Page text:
Governments Move to Assess and Control Mercury Pollution
NAIROBI, Kenya, February 25, 2005 (ENS) - Governments have asked the United Nations Environment Programme to conduct a study on the amounts of mercury being traded and supplied around the world that could be a first step towards a legally binding treaty to control mercury pollution. Environment ministers attending UNEP's 23rd Governing Council made the request as part of an expanded program of action on mercury.
After two years of fact-finding and partnership work to reduce mercury pollution, the environment ministers agreed to assess whether a legally binding treaty governing mercury is needed.
Mercury, a heavy metal linked with effects such as damage to the nervous systems of babies, is used in products such as fluorescent light bulbs, dental fillings and thermometers.
In the next two years, action will be taken on improving the communication of the risks of mercury to vulnerable groups, including pregnant mothers whose babies may be at risk if they eat too much mercury-contaminated fish or marine mammals such as seals.
They agreed to develop partnerships between governments, international organizations, nongovernmental organizations and the private sector to reduce mercury pollution, with the first pilot projects to be in place by September this year.
Likely partnerships include ones to reduce emissions of mercury from coal fired power stations, from chlor-alkali plants and from pollution linked with gold mining.
An estimated 2,000 metric tons of new mercury is released to the environment annually, mainly from coal-fired power stations, waste incinerators and as a result of artisinal mining of gold and silver.
Under the partnerships, governments will make experts and information on environmentally-friendly techniques available to those countries and industries requesting assistance.
The partnership mechanism will focus on mercury wastes and surplus stockpiles as well as promote research to improve understanding on how mercury moves around the planet.
UNEP has been asked to publicize these partnerships through publicity campaigns and through a dedicated web site and to review the success of the new program in two years.
Cadmium, which is found in products such as batteries, is a known toxic linked with respiratory and gastro-intestinal problems and in acute cases, kidney and skeletal effects.
Lead is linked with a variety of health problems including brain damage in young children and effects on the body's cardiovascular, and reproductive systems.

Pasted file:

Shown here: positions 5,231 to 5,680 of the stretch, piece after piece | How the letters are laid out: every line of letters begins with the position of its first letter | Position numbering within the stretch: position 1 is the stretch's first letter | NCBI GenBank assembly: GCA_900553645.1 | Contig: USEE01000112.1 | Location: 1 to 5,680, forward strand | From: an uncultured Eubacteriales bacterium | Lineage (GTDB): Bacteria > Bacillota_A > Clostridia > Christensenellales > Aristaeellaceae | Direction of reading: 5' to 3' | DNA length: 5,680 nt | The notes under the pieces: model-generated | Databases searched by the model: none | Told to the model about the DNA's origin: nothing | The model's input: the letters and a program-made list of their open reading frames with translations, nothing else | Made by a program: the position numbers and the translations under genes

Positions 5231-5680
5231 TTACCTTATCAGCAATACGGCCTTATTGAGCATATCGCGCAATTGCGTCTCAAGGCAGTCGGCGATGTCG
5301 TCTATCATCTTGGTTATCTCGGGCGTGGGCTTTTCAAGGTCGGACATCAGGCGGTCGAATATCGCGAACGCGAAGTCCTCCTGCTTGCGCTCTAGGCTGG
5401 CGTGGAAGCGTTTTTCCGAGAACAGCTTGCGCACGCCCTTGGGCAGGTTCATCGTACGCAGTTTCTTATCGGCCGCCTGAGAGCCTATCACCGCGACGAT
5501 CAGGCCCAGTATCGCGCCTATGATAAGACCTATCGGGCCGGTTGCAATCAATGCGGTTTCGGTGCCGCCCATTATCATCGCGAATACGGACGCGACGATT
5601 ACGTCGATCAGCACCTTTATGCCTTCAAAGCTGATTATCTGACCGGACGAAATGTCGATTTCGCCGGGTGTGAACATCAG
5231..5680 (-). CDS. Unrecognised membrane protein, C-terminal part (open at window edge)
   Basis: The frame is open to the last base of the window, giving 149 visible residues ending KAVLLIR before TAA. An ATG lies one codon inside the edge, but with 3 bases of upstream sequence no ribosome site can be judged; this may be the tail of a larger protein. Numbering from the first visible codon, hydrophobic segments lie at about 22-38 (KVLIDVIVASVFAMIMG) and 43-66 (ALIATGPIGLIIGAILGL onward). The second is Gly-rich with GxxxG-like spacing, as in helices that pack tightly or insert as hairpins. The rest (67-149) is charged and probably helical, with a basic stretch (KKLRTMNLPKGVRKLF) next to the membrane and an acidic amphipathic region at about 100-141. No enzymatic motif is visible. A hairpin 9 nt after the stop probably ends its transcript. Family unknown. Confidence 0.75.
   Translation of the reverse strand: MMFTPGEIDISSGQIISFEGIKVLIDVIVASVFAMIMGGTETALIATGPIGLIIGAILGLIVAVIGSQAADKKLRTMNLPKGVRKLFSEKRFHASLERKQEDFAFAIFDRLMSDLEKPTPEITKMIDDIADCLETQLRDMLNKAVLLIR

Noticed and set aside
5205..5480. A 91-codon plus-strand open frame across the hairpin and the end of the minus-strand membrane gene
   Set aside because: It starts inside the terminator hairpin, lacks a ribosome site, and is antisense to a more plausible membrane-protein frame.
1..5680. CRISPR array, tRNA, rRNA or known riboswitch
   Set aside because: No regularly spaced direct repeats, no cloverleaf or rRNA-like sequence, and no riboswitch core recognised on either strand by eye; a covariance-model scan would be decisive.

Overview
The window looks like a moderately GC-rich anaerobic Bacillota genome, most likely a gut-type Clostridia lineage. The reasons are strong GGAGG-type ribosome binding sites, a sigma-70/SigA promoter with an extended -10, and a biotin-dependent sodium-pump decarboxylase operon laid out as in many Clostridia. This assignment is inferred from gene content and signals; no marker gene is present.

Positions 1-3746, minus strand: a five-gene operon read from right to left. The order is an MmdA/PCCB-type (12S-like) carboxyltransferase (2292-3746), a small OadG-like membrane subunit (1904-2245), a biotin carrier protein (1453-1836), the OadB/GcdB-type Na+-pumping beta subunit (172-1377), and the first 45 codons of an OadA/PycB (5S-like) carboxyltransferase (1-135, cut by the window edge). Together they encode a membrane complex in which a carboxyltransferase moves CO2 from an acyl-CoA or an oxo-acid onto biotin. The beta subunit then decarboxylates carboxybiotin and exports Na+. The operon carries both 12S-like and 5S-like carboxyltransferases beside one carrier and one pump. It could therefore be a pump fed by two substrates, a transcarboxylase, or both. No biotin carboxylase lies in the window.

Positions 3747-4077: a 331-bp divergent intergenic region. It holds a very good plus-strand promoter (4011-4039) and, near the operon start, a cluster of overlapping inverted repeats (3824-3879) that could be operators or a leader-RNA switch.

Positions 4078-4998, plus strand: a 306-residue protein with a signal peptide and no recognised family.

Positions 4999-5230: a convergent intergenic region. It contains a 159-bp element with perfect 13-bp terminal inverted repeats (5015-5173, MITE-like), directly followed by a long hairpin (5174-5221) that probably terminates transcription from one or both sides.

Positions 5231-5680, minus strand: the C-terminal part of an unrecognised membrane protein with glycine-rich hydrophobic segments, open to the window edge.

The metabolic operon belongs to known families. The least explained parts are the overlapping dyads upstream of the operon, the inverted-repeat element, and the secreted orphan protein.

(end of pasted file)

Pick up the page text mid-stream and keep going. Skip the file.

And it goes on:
UNEP produced a global assessment of mercury in February 2003. The report says that coal-fired power stations and waste incinerators now account for around 1,500 tons or 70 percent of new, quantified human generated mercury emissions to the atmosphere. The majority is now coming from developing countries, with emissions from Asia, at 860 tons, the highest.
Artisinal mining of gold and silver, which is happening in an increasing number of less developed nations, is another significant source of mercury pollution, releasing an estimated 400-500 tons of mercury annually to the air, soils, and waterways.
Once in the atmosphere, this hazardous heavy metal can travel hundreds and thousands of miles, contaminating places far away from the sites where the pollution was originally discharged.
A study of women in the United States, cited in the 2003 report, found that about 1 in 12, or just under five million women, have mercury levels in their bodies above the level considered safe by the United States Environmental Protection Agency.
Three years ago, the U.S. National Research Council estimated that about 60,000 babies born each year in the U.S. could be at risk of brain damage with possible impacts ranging from learning difficulties to impaired nervous systems.
Based on more recent exposure data published by the U.S. Centers for Disease Control and Prevention, some scientists think the number of at risk babies could be as high as 300,000. Globally the number could run into the millions, UNEP said.
More than 1,000 delegates attended the UNEP Governing Council from some 140 countries including Wangari Maathai, the 2004 Nobel Peace Prize winner and assistant environment minister of Kenya.
Klaus Toepfer, UNEP's Executive Director, said, "At the start of this Governing Council I called on governments and delegates to take responsibility for the global environment in order to meet the UN Millennium Development Goals on issues such as poverty, water and health".
As the meeting closed today, he said, "I think we can say that they did this, pushing forward on a wide range of fronts including heavy metals, water and sanitation, gender equality and scientific assessments of this ever changing world," he added.
In other work at the Governing Council, governments formally adopted the Bali Strategic Plan for Technology Support and Capacity Building which will focus UNEP's work including support for developing countries on the national level in areas ranging from waste and data gathering to environment law and wildlife.
"We have also been given backing for our work on early warning of disasters and catastrophes including tsunamis," Toepfer said.
UNEP's finances have also been strengthened with governments agreeing to core funding for the organization of $144 million which " is the best it has ever been," said Toepfer.
If all sources of funding are calculated, the overall UNEP budget for the 2006-2007 period is close to $300 million.
Toepfer said he was delighted by the success of the Environment Institute, a new innovation at the Governing Council, which has included training workshops with delegates and guests. Members of the Nairobi community participated.
Toepfer applauded the important contribution of civil society who met just before the Governing Council at the Global Civil Society Forum.